Global Investigative Journalism Conference 2021

GIJC21 heads to Sydney – 3 to 7 November 2021

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The iconic Opera House in Sydney Harbor, at the center of a bustling, diverse metropolis of five million people. Credit: Tourism Australia via Internet GIJC
The iconic Opera House in Sydney Harbor, at the center of a bustling, diverse metropolis of five million people. Credit: Tourism Australia via Internet GIJC

The Global Conference, held every two years, is the seminal international event in investigative journalism. GIJC21 is scheduled to be held from 3 to 7 November 2021 at the International Convention Center in central Sydney. The GIJN staff reports that the Global Investigative Journalism Network and the Judith Neilson Institute for Journalism and Ideas will co-host the 12th Global Investigative Journalism Conference, in Sydney, Australia, during November 2021.

The Global Investigative Journalism Network, founded in 2003, is an association of 184 nonprofit organizations in 77 countries, working to strengthen investigative reporting worldwide. In South Asia, there are nine member organizations in Bhutan, India, Nepal, Sri Lanka, and Pakistan. 

The Sydney-based Judith Neilson Institute was founded in 2018 to support quality journalism in Australia and around the world. GIJC21 will be developed as an Asia Pacific event. It is the first time that the Global Conference will be held in the Asia Pacific region, home to 60 percent of the world’s population. 

“We deeply appreciate the Judith Neilson Institute’s support during these uncertain times,” said Brant Houston, chair of the GIJN board. “This presents GIJN with a great opportunity to hold its first global conference in the region.”

The Executive Director of JNI, Mark Ryan, said GIJC21 would be an unparalleled opportunity for journalists from Australia and the Asia Pacific to learn techniques and skills from the best journalists in the world. “It will also showcase the work of journalists from Australia and the Asia Pacific and share their lessons and experiences with the global journalism community,” he said.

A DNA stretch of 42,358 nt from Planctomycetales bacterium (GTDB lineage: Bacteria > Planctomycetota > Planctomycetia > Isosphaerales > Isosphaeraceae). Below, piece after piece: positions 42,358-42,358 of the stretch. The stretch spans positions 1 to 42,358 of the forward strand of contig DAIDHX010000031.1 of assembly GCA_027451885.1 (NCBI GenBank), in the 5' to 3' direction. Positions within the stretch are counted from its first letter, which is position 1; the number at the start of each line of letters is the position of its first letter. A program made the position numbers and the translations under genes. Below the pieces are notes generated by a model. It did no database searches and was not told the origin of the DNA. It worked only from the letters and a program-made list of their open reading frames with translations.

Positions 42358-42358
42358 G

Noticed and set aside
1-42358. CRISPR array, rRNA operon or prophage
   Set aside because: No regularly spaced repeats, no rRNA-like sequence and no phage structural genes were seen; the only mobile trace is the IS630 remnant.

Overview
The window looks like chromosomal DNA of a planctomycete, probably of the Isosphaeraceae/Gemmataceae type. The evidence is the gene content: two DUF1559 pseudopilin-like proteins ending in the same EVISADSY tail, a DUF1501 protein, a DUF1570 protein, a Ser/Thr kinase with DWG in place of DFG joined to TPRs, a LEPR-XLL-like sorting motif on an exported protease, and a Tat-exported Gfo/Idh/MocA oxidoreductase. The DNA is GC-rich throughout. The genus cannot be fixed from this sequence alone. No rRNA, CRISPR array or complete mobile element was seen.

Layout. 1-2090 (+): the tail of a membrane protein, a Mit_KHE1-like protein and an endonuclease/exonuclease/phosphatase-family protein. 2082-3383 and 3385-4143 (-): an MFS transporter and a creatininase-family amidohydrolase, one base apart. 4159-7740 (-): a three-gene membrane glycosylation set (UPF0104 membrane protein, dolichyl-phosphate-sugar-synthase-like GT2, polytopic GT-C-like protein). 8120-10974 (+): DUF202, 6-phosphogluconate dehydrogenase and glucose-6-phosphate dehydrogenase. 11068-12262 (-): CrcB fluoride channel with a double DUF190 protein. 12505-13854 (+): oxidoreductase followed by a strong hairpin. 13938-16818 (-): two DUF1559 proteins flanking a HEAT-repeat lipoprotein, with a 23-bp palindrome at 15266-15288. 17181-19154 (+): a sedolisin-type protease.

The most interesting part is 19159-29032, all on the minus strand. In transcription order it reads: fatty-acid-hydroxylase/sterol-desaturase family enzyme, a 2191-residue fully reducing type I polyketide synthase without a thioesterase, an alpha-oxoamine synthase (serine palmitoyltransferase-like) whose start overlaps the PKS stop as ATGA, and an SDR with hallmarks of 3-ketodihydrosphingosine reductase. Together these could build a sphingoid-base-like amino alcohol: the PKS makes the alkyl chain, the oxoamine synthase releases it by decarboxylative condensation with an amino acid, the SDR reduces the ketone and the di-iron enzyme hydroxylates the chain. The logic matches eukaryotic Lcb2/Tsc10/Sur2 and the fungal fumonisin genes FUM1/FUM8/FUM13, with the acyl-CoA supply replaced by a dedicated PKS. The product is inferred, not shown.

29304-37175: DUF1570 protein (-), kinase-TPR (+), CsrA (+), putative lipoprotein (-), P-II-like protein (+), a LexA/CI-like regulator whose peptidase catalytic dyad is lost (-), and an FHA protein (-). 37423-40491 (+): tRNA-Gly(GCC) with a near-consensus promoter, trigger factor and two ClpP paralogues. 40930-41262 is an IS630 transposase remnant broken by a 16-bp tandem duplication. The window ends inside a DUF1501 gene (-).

The GIJCs are huge training events, featuring practical panels and workshops on the latest investigative techniques, data analysis, online research, cross-border collaboration, and more by the best journalists in the field. The conferences have trained over 8,000 journalists and resulted in the founding of investigative teams, nonprofit newsrooms, and headline-making stories around the world. The last conference, GIJC19, was held in Hamburg, Germany, in September 2019, and attracted 1,750 people from 131 countries.

Next year’s conference will again feature a robust fellowship program that brings in journalists from developing and transitioning countries to receive training. For the latest info on registration and the program, be sure to follow on Twitter (@gijn and @JN_Institute) and subscribe to the GIJN Bulletin. Those interested in becoming a GIJC21 donor or co-sponsor can please contact hello@gijn.org.

2023 promises an interesting ride for print in India

Indian Printer and Publisher founded in 1979 is the oldest B2B trade publication in the multi-platform and multi-channel IPPGroup. While the print and packaging industries have been resilient in the past 33 months since the pandemic lockdown of 25 March 2020, the commercial printing and newspaper industries have yet to recover their pre-Covid trajectory.

The fragmented commercial printing industry faces substantial challenges as does the newspaper industry. While digital short-run printing and the signage industry seem to be recovering a bit faster, ultimately their growth will also be moderated by the progress of the overall economy. On the other hand book printing exports are doing well but they too face several supply-chain and logistics challenges.

The price of publication papers including newsprint has been high in the past year while availability is diminished by several mills shutting down their publication paper and newsprint machines in the past four years. Indian paper mills are also exporting many types of paper and have raised prices for Indian printers. To some extent, this has helped in the recovery of the digital printing industry with its on-demand short-run and low-wastage paradigm.

Ultimately digital print and other digital channels will help print grow in a country where we are still far behind in our paper and print consumption and where digital is a leapfrog technology that will only increase the demand for print in the foreseeable future. For instance, there is no alternative to a rise in textbook consumption but this segment will only reach normality in the next financial year beginning on 1 April 2023.

Thus while the new normal is a moving target and many commercial printers look to diversification, we believe that our target audiences may shift and change. Like them, we will also have to adapt with agility to keep up with their business and technical information needs.

Our 2023 media kit is ready, and it is the right time to take stock and reconnect with your potential markets and customers. Print is the glue for the growth of liberal education, new industry, and an emerging economy. We seek your participation in what promises to be an interesting ride.

– Naresh Khanna

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